Every country has its own customs and traditions surrounding the New Year’s period. While Japan has two calendars, the calendar that follows the Imperial successions, and the Gregorian calendar that is used by most of the world, New Year’s eve is on December 31st, and New Year’s day in Japan is recognized as January 1st. The New Year’s period in Japan officially lasts for 3 days and ends on January 4th, which is the day that many small shops open again and some people go back to the office. Let’s have a look at what traditions make the New Year’s period special in Japan.
New Year’s Day Family Gatherings
Just like in most of the world, the New Year’s holidays are a prime time for families to get together again. In the period around January 1st, cities like Tokyo tend to be a lot emptier than usual. Because most people who haul from a different town go back to their parental homes at that time. For many people, this is the only time in the year that the whole family gets together, in that way it is like Christmas for western people.
Most people will depart for their home towns on the morning after their last day at work, making for an extremely busy traffic situation on that day, both on Japan’s highways and on the trains. If you want to take a shinkansen on that day, you’d better book early. They often only have five to seven days off, and the children have about two weeks of holiday.
Travel During New Year’s Day
Then, one or two days before many offices open again, there will be another 2 days of crowds on the road, this is called the ‘U-turn rush’. The reason that so many people still choose to travel on these days is that salaried workers in Japan only have 2 opportunities per year to take off for a few days in a row, at New Year’s or during the Obon period in summer.
If you travel to Japan during your Christmas holidays, it is good to keep in mind that many museums, parks, and smaller shops and restaurants are closed from the end of the year until January 4th. There is, however, still plenty of ways to enjoy yourself in Japan during that time. You could go on a winter sports trip, visit , or enjoy one of the many onsen resorts which are at their best in the winter.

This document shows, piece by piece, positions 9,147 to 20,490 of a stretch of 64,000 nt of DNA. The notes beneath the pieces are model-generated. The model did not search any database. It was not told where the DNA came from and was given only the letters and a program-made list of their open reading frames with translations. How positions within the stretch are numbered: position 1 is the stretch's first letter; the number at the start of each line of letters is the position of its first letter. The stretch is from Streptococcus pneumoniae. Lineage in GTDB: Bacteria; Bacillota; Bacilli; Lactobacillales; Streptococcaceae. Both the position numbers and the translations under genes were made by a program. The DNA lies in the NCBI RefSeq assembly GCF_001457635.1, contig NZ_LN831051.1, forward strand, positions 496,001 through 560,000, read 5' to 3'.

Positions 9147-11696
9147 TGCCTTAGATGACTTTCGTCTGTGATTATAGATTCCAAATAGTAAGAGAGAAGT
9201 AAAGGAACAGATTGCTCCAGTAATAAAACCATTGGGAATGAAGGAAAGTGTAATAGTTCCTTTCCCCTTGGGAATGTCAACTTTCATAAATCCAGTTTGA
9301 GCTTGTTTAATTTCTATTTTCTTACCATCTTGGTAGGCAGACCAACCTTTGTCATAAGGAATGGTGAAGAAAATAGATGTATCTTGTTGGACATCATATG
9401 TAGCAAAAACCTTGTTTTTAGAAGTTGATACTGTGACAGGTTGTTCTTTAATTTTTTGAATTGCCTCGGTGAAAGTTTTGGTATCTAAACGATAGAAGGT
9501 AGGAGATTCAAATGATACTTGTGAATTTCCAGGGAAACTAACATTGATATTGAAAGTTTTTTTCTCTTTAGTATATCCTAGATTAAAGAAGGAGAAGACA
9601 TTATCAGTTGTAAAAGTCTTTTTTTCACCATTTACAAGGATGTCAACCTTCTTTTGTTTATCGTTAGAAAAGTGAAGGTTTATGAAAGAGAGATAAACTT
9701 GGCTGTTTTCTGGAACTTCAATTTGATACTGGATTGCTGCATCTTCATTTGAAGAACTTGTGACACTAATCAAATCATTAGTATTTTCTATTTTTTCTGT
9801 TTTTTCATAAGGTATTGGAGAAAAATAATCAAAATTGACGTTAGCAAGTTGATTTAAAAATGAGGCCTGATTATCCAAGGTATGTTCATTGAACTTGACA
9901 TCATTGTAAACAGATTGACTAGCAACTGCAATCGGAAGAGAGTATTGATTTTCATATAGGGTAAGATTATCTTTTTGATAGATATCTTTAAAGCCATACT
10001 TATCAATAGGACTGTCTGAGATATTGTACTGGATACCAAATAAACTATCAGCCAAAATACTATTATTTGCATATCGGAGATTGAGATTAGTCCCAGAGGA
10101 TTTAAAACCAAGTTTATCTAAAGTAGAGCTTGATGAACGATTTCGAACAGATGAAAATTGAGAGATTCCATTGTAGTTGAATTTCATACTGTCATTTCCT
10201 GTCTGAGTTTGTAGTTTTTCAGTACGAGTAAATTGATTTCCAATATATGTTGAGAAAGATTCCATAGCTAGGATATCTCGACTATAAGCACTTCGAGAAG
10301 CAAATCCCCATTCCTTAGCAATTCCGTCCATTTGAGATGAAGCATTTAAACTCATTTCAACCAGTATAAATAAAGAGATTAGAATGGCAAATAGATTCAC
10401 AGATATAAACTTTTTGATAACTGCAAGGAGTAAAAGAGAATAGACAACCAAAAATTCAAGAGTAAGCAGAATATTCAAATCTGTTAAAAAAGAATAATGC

Many Japanese housewives will prepare Osechi-ryori, or special New Year’s dishes, before the New Year. This is because they would also like to catch a break during the time everyone else is off and because many restaurants are also closed so it is more difficult to get your family dinner. They prepare a wide variety of food in layered boxes, and most of the small bites have a special meaning that should bring you luck in the new year.
For example, konbu seaweed is a symbol of happiness because of the phonetic similarity of the words ‘seaweed’ and ‘happiness’ in Japanese. Beans will help you work diligently, shrimp is a symbol of longevity because it bends its waist like an old person, and we want to live until we become like shrimps.
We also eat soup called o-zoni, which is filled with rice cake. The type of soup that is used varies depending on the region; some areas use clear dashi soup while other areas use miso soup. There is even a sweet version made of red beans in western Japan. Adults also drink ‘otoso‘, which is auspicious sake mixed with medicinal herbs. It is believed that if you drink it, you will stay healthy for the year and ward off evil spirits as a bonus. It is not that far-fetched, as many herbs that are used in this special sake are known for their immune-boosting qualities such as ginger and cinnamon.
Otoshidama is the New Year’s gift money that is given by older relatives to the children in the family in Japan. Children are looking forward to receiving as much Otoshidama as possible from the parents and other relatives once January 1st rolls around. Normally, parents continue to give otoshidama to their children until they finish their educational career, which is usually after high school or college.
The amount of money varies depending on the giver’s relationship to the child and how old the child is. Parents may give 5,000 to 10,000 yen and other relatives may give 1,000 to 5,000 yen. Some children may get more than 100,000 yen in just a few days after they made their New Year’s visits to their many relatives! If the child is very small, the parents will keep the otoshidama money and deposit it safely in a bank account in their child’s name.
The custom of otoshidama is relatively new and only began in the 1950s. The gift actually used to be mochi or rice cake instead of money, as it is believed that the god of New Year lives in a special round-shaped rice cake called ‘kagamimochi‘. People used to give pieces of rice cake for good luck and to drive away evil spirits. This tradition has changed to giving money. Some people say that the round-shaped money has the same meaning as the round-shaped rice cake.